And then she began to talk about the night he died. They had attended a James Taylor concert, just one of the activities that had begun to form the shape of their (soon-to-be) retired life. They sat on the lawn and talked about their ballroom dancing lessons and their financial future. The last song of the concert, she informed us, was Taylor’s “How Sweet It Is To Be Loved By You.” And the cantor joined her at the podium, and they invited everyone to sing. And when we weren’t spirited enough, his wife admonished us to sing louder and to clap harder. It was hard to do through my tears. But she just laughed and clapped and sang.

In the end, she concluded by thanking him for their 43 years together, declaring, “I regret nothing.”

“I regret nothing.” How many of us can say that about our relationships? About our lives? About anything? How many of us can say that, whether we actually don’t experience regret, or whether we have made peace with our mistakes?

I just want to stop. And thank you, baby.

How sweet it is to be loved by you.

these are a few of my favorite things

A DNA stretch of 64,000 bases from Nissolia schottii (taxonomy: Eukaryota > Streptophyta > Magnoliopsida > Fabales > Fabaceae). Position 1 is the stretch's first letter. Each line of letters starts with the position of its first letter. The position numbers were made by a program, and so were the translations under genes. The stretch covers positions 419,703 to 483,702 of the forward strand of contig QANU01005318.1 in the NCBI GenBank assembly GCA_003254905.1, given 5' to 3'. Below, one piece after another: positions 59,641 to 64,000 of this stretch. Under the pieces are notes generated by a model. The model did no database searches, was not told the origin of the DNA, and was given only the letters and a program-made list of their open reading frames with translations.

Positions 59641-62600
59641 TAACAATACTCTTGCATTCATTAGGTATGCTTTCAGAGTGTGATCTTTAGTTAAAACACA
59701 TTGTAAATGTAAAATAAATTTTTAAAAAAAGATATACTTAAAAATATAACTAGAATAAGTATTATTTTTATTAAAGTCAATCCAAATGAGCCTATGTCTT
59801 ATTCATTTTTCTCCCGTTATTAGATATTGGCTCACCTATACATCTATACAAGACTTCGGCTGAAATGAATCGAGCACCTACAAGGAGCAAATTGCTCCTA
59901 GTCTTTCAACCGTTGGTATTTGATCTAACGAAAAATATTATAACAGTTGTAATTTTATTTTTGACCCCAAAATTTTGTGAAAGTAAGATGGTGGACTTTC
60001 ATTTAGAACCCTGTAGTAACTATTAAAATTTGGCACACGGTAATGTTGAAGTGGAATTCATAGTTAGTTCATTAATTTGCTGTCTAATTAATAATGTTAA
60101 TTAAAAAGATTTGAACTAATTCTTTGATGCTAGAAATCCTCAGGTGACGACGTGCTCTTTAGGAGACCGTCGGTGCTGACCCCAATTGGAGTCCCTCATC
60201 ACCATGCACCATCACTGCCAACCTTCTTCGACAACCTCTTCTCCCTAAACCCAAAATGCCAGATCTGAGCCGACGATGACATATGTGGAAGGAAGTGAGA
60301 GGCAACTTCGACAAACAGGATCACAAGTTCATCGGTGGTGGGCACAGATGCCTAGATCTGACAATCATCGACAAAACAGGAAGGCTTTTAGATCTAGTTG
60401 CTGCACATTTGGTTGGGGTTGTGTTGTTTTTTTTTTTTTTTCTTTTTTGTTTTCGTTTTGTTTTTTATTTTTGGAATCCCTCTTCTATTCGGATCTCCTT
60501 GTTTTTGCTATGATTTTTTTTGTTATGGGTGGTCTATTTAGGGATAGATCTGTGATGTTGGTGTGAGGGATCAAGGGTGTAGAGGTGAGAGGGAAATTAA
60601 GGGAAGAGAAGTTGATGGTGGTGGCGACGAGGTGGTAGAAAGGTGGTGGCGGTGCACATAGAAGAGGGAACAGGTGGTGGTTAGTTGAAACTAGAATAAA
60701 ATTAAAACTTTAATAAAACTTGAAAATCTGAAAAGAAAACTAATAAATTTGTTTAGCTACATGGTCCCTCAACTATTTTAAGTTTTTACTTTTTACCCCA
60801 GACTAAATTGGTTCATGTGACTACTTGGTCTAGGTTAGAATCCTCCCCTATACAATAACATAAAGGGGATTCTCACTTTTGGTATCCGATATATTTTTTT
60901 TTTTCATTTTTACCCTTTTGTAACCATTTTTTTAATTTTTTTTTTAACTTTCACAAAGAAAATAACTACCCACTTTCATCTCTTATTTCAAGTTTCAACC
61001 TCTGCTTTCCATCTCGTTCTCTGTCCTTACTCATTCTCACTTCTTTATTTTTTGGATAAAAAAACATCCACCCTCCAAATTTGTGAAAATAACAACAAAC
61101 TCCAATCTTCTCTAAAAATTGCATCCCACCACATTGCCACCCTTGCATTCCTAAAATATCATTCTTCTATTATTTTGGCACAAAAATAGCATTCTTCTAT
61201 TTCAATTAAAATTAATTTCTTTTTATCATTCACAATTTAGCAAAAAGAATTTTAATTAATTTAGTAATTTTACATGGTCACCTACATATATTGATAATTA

Leaving D.C. wouldn’t be complete without waxing nostalgic, so following is a list of my favorite memories from my almost seven years in the District. It was hard to rank them, so don’t read too much into the order.

7. Riding in Bike DC. I just participated in this event last weekend, and it was especially meaningful because of my upcoming departure. On that beautiful Sunday, I traversed the 25-mile route with the constant mental refrain of “I love this city so much.” We got to ride almost the whole time without competing with cars, and I especially enjoyed Rock Creek Parkway, K Street, and the George Washington Parkway — the latter of which was a unique, and not to-be-duplicated, experience. It was amazing to head up the Potomac along that scenic road.

home page of The Washington Post on September 19, 2009

6. Shouting at Elena Kagan. In July 2010, I went for a run on Capitol Hill in the middle of the day. As I passed the Supreme Court (just east of the Capitol building), I recognized the diminutive woman walking along the opposite side of the street, whose image had dominated the news in the months leading up to her Senate confirmation. It took a few moments for this to register in my brain — and of course I was still running as I was thinking, “That’s Elena Kagan!” — so by the time I decided to “say” something, I had to yell.

cars on o st nw, just south of logan circle; photo by salem pearce

“Congratulations on your nomination to the court!” I shouted back at her. She turned around, smiled, waved, and shouted back, “Thanks!”